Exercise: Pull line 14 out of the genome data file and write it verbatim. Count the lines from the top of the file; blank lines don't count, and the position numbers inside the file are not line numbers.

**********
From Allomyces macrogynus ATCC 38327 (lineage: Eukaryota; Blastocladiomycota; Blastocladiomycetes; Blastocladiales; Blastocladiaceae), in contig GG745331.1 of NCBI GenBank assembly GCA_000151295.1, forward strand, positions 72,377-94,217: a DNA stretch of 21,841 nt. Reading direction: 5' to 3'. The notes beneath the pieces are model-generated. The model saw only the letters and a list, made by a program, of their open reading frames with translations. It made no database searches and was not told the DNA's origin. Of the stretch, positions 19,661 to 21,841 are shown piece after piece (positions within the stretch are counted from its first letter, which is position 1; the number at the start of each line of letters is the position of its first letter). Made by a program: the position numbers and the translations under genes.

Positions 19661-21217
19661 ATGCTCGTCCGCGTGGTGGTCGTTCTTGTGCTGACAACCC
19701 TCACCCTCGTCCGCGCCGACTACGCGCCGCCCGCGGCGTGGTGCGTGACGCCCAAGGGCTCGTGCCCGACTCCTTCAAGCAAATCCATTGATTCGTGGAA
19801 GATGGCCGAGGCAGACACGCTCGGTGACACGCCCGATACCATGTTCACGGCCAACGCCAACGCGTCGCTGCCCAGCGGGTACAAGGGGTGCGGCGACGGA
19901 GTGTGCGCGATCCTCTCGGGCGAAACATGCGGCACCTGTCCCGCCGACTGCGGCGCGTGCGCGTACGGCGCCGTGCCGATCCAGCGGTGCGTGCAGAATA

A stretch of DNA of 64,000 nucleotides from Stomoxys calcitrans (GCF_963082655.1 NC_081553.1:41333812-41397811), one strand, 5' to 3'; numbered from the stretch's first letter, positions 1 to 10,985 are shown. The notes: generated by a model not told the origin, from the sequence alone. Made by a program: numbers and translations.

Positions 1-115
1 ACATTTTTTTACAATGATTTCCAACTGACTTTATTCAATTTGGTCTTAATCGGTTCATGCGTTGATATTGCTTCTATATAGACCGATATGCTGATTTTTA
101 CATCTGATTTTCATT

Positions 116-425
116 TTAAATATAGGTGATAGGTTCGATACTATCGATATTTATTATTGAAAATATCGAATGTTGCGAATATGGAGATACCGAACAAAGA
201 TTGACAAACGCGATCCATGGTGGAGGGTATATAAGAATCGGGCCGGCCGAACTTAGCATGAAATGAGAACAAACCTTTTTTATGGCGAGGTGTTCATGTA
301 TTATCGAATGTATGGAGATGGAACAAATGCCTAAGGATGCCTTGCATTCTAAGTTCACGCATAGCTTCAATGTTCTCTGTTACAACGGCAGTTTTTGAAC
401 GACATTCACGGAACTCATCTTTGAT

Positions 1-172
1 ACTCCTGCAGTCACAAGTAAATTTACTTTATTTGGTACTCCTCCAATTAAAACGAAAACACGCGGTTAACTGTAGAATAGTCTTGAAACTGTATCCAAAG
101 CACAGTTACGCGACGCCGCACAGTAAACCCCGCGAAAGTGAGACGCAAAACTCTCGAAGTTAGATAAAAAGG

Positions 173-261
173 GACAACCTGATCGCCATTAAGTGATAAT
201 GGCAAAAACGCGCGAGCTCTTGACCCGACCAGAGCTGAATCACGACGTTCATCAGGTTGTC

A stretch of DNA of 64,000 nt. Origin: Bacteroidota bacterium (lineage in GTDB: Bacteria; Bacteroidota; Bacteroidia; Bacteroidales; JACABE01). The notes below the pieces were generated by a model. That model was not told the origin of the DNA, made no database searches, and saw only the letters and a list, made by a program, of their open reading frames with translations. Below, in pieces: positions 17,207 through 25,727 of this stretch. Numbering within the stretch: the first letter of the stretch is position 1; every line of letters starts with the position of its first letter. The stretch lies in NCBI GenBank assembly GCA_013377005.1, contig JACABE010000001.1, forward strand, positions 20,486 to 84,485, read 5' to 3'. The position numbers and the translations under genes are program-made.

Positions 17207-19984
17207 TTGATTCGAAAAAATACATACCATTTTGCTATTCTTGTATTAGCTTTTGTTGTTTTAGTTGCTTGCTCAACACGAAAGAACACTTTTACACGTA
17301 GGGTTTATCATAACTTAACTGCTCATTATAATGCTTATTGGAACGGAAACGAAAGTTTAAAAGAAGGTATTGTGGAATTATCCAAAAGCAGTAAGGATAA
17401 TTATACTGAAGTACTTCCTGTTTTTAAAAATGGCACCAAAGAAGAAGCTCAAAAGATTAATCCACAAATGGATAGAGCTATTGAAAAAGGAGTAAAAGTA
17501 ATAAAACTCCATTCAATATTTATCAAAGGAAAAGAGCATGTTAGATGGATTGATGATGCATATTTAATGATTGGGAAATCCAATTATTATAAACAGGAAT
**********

301 TTATCGAATGTATGGAGATGGAACAAATGCCTAAGGATGCCTTGCATTCTAAGTTCACGCATAGCTTCAATGTTCTCTGTTACAACGGCAGTTTTTGAAC